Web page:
Study reveals that bacteria DNA signals can be read either forward or backward

According to recent research from the University of Birmingham, bacteria’s DNA signals have symmetry that allows them to be read either backward or forward, challenging the current understanding of gene transcription.

The DNA code of all living organisms is split into parts that include data about a particular mechanism. Before the data can be used, it must be read. Cells use “signposts” to determine the beginning of each segment, which scientists first discovered in the 1960s.

It has long been believed that these signposts allow genetic sequences to be read in only one direction. The new research, published in Nature Microbiology, demonstrates that symmetrical DNA signposts exist in single-celled species. This means that the DNA code can be read in both directions.

Most of the studies on gene signaling overlook the symmetry, but we think this is incredibly significant and represents a whole new level of regulating genes that has not yet been investigated.”

David Grainger, Study Lead Author and Professor, University of Birmingham

The exact cause for the bidirectional reading is unknown and would take further analysis. One theory being considered by the team is that it assists in avoiding reading “collisions” with other sequences.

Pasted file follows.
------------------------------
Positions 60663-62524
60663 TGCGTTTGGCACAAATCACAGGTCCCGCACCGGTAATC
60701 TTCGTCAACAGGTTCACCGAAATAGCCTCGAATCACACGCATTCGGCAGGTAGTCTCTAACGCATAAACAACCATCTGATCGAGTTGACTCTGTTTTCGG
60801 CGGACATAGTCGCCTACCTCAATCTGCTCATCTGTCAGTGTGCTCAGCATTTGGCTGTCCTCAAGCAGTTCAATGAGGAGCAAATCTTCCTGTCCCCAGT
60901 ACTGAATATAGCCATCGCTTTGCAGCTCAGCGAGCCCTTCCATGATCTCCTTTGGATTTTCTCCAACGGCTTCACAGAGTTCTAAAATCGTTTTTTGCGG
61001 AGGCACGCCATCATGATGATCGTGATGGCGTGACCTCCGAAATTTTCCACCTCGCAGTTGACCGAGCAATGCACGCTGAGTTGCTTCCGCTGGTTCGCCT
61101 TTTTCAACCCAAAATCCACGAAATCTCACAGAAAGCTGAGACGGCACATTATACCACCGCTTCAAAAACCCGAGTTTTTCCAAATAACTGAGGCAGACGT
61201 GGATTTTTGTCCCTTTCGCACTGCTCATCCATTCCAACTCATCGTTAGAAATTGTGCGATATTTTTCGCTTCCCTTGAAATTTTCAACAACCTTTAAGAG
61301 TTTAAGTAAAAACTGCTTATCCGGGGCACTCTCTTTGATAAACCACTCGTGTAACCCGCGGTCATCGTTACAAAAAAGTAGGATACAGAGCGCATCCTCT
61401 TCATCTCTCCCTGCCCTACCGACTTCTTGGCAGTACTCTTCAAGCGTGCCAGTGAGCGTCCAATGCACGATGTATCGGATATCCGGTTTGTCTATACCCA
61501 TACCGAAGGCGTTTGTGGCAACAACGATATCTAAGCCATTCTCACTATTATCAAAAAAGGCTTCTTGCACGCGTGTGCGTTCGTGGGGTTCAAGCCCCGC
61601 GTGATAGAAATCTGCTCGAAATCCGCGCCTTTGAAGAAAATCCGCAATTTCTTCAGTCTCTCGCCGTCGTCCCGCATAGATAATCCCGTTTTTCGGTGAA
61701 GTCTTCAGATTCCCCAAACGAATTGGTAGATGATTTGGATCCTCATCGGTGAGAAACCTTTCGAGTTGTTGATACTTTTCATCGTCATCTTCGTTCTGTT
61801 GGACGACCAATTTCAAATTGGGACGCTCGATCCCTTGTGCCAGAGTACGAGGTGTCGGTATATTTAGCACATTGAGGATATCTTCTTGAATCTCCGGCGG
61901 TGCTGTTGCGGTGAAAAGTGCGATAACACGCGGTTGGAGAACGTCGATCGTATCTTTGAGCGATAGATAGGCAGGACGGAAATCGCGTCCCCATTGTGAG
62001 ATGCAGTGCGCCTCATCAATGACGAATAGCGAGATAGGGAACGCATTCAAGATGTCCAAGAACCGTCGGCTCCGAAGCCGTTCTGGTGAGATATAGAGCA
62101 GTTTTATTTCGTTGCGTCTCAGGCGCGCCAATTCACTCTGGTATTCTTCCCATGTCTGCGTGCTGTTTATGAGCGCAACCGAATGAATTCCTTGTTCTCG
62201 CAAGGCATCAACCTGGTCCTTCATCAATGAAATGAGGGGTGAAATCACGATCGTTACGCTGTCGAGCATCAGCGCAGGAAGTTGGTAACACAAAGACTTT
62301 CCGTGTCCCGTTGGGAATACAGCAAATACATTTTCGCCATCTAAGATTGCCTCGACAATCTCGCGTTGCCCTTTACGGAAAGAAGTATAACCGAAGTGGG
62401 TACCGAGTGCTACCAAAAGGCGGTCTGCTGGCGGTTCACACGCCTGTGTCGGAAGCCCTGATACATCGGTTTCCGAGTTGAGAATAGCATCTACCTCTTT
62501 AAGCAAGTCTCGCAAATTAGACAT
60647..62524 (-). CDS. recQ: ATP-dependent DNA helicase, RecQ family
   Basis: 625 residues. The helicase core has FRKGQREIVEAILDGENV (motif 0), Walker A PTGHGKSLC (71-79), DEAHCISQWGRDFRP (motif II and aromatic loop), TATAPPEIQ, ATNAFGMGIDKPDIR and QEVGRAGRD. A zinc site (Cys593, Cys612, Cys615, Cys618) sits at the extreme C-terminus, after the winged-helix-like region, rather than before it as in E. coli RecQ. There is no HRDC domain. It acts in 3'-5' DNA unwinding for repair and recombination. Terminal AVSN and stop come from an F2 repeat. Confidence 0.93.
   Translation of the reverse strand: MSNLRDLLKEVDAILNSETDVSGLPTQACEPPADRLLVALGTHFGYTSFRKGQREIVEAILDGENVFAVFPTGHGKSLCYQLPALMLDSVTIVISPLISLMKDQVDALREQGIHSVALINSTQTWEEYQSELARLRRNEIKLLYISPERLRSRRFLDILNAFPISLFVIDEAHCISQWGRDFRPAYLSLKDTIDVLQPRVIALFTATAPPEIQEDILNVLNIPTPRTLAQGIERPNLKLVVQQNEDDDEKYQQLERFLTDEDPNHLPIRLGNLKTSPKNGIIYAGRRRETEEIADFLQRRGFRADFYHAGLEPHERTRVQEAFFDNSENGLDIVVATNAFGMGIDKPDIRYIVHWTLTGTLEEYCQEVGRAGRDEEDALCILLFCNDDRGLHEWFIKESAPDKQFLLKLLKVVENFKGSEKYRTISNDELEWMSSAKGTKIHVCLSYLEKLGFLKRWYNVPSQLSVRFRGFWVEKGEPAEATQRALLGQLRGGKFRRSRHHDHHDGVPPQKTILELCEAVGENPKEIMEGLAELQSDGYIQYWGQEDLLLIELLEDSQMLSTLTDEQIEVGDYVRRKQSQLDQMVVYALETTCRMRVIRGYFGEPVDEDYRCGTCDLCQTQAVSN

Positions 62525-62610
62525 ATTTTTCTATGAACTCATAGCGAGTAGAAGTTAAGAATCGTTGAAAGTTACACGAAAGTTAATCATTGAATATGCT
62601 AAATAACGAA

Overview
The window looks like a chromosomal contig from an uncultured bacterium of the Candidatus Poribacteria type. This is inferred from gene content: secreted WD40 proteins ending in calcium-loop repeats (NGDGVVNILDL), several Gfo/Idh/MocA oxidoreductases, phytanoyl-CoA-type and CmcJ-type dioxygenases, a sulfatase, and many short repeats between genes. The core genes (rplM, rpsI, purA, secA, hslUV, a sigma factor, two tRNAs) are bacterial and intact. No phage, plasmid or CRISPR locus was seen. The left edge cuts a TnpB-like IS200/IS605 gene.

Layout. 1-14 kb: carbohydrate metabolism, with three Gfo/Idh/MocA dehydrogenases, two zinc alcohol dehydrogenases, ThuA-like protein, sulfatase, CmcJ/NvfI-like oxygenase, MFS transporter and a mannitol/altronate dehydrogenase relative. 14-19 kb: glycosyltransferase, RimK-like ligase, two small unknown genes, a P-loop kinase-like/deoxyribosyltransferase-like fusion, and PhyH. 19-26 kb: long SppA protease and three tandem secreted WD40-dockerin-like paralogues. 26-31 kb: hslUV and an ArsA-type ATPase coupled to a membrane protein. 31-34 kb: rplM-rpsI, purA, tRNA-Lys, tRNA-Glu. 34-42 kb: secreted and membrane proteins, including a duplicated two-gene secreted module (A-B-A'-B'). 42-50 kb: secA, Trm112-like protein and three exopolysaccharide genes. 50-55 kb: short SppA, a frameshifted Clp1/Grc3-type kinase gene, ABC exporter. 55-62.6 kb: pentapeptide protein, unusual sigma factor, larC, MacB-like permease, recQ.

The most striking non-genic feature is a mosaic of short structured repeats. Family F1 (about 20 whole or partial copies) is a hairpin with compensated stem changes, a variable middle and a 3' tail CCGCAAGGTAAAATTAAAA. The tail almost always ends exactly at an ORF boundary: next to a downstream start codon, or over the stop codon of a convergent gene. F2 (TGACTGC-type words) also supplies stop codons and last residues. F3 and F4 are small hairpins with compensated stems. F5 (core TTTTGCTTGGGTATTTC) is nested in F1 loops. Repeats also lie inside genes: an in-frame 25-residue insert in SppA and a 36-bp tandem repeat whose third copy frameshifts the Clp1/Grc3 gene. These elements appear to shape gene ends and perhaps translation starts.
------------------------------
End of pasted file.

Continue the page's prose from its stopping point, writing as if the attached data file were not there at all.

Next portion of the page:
Even though the present analysis focused mostly on bacteria, the researchers propose that the signpost symmetry is likely to be observed in animals, humans, and other species as well. The next step in the study will be to look at the phenomenon in yeast cells, which are more similar to human cells.

Understanding how genes are read is fundamental to many branches of biotechnology. Lots of medicines, for example, are dependent on being able to control how genes are read, so it's important to fully understand how these signals work, and how we can use that knowledge to improve healthcare.”

David Grainger, Study Lead Author and Professor, University of Birmingham

Source:
Journal reference:

Warman, E. A., et al. (2021) Widespread divergent transcription from bacterial and archaeal promoters is a consequence of DNA-sequence symmetry. Nature Microbiology. doi.org/10.1038/s41564-021-00898-9.

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